Washington museum to display real T-rex skeleton
A museum official works with fossils at the "David H. Koch Hall of Fossils - Deep Time" in Washington DC on June 4, 2019. EFE-EPA/ Shawn Thew
View of a Tyrannosaurus rex skeleton at the "David H. Koch Hall of Fossils - Deep Time" in Washington DC on June 4, 2019. EFE-EPA/ Shawn Thew
View of a mammoth skeleton at the "David H. Koch Hall of Fossils - Deep Time" in Washington DC on June 4, 2019. EFE-EPA/ Shawn Thew
Washington, Jun 4 (efe-epa).- The National Museum of Natural History in Washington DC on the weekend will open its renovated fossil and dinosaur hall with a real Tyrannosaurus rex skeleton that is between 66-68 million years old, local media reported Tuesday.
The renovation of the hall, dubbed the "David H. Koch Hall of Fossils - Deep Time," has taken four years and included the largest number of women in the history of the Smithsonian - the museum's parent institution.
Collaborating on the project - including the research, development and creation of the exhibit - have been more than 50 women.
The exhibit covers almost 2,855 square meters (some 30,700 square feet) and, apart from the T-rex skeleton, includes another 700 fossil specimens of mammals, reptiles, plants and insects, some of which have never been placed on public display until now.
The central piece in the hall, however, is one of the most complete fossilized skeletons of a T-rex found in Montana in 1988.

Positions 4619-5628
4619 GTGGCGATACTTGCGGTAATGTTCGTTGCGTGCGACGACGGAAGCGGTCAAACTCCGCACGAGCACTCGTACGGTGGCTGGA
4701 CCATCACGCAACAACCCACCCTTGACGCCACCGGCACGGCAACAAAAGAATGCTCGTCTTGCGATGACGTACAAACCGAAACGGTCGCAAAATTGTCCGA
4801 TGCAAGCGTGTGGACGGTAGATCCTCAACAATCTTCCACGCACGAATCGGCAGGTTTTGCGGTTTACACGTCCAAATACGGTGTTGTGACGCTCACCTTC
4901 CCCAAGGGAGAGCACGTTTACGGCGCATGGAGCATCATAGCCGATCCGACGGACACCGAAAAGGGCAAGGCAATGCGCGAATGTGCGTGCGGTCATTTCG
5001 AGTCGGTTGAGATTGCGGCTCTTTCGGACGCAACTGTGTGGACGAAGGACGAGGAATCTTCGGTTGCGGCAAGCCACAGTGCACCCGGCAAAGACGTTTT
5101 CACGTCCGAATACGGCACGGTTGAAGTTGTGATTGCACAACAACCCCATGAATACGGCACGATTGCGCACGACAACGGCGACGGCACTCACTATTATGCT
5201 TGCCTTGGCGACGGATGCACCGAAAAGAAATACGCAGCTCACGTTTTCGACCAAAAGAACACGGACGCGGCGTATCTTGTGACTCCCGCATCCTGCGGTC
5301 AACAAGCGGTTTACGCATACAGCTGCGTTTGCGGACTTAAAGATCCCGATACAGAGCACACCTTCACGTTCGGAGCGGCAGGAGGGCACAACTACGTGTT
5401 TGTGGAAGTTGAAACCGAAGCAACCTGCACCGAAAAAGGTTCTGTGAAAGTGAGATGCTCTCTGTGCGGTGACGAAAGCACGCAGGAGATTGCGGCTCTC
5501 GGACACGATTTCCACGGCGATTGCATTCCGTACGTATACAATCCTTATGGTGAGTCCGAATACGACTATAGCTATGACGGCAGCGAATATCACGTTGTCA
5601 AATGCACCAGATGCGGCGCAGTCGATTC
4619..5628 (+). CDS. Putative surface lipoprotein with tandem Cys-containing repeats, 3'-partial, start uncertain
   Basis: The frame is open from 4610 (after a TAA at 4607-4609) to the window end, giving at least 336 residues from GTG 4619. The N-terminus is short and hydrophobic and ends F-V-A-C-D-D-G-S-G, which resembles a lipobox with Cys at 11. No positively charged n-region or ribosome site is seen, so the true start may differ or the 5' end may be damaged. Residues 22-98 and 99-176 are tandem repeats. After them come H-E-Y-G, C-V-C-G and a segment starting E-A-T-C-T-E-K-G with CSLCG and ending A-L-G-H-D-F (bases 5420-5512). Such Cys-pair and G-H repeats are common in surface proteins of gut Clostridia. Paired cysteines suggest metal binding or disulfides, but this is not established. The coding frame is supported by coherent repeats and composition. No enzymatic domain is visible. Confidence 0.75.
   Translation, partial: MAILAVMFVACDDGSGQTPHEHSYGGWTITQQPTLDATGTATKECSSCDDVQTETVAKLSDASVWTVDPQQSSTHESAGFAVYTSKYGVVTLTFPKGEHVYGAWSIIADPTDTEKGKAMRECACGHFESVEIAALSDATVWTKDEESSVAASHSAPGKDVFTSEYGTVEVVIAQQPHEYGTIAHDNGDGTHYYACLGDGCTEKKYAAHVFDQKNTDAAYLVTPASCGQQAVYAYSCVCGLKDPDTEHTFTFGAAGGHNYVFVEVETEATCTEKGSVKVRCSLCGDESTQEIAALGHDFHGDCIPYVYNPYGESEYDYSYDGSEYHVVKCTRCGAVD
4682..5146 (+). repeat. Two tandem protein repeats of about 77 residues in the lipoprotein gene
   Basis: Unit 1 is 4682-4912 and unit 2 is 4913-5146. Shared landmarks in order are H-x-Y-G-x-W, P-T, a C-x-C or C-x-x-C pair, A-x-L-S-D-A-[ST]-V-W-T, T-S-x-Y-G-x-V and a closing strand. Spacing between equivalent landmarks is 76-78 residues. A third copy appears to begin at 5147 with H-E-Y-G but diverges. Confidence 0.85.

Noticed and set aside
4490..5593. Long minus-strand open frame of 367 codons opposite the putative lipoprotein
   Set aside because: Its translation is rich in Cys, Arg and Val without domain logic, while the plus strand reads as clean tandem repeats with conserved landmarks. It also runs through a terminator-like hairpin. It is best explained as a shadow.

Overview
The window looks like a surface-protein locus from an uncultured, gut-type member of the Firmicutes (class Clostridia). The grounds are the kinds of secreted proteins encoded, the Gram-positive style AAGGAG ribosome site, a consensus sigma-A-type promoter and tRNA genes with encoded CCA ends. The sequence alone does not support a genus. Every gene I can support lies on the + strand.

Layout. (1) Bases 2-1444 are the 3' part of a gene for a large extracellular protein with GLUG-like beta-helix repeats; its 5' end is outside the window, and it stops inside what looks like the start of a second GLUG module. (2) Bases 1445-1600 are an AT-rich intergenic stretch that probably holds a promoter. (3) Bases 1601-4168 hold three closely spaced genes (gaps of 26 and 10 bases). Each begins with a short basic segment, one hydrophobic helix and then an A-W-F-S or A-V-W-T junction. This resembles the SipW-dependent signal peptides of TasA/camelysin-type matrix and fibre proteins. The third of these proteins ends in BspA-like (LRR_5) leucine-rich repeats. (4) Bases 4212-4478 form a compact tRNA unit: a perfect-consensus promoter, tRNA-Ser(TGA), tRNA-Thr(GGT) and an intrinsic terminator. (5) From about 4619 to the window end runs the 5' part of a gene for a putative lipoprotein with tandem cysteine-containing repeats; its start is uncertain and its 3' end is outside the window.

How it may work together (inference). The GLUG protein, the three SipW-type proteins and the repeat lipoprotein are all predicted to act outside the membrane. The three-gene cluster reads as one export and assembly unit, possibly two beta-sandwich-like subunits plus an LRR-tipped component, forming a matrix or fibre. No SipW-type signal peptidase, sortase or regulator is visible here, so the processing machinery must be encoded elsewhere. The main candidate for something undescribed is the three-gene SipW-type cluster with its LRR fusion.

The exhibit provides an overview of 3.7 billion years in the life of Planet Earth and emphasizes the links among ecosystems, climate, geological forces and evolution.
Visitors to the exhibit will make an unparalleled journey beginning in the distant past, said Kirk Johnson, the museum's director, in remarks on the institution's Web page.
The Smithsonian Institution was established in 1846 and, when its fossil hall was first renovated in 1911 there was not a single woman involved in that project.
In other paleontology halls at other museums and institutions, fossilized skeletons are often supported by cables hanging from the ceiling, but in the Koch hall all the pieces are supported by a steel framework under the floor that helps bear the skeletons' tremendous weight.
In addition, the skeletons are mounted such that researchers can remove each bone individually to study it, should that become necessary.
Also renovated as part of the project was a laboratory where visitors can see how researchers study and prepare fossils.